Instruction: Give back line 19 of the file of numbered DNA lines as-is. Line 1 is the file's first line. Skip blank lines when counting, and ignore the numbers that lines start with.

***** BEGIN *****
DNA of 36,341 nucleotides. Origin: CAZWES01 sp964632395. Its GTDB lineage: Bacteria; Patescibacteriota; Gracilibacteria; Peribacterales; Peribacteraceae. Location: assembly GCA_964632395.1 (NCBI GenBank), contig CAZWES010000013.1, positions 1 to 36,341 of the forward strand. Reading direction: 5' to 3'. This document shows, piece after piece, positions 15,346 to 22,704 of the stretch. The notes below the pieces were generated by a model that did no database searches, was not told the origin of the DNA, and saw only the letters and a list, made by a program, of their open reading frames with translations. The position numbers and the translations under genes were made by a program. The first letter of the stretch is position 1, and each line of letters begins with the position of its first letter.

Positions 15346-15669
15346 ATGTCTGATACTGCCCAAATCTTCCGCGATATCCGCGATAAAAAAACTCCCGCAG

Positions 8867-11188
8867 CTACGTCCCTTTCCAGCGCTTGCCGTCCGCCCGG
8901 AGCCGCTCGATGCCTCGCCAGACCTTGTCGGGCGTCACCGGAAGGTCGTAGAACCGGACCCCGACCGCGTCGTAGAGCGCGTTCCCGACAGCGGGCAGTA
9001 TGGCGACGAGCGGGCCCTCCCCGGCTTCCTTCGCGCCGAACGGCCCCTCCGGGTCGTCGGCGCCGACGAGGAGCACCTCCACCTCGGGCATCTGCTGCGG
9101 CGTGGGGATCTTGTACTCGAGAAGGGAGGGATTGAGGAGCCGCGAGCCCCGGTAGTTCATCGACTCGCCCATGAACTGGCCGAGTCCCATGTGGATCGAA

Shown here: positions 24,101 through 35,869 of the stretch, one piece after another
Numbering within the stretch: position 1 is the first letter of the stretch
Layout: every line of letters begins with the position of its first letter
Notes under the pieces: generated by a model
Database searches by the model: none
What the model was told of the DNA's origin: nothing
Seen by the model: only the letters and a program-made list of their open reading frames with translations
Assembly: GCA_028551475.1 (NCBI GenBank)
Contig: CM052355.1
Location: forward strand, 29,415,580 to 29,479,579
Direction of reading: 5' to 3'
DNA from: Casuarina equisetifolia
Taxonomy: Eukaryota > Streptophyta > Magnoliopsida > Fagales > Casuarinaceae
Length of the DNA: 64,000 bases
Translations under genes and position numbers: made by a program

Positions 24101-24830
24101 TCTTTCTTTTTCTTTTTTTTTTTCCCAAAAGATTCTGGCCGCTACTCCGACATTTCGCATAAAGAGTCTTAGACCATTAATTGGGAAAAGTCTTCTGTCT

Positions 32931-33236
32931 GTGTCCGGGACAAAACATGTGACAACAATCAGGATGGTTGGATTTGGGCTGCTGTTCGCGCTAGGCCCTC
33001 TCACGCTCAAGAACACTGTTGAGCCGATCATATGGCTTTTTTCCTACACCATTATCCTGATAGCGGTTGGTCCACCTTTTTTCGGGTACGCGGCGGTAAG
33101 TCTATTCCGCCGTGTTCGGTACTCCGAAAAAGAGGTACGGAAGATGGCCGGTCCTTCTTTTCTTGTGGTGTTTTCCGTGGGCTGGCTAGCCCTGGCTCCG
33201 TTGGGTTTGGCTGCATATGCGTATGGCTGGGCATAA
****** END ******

Direction of reading: 5' to 3'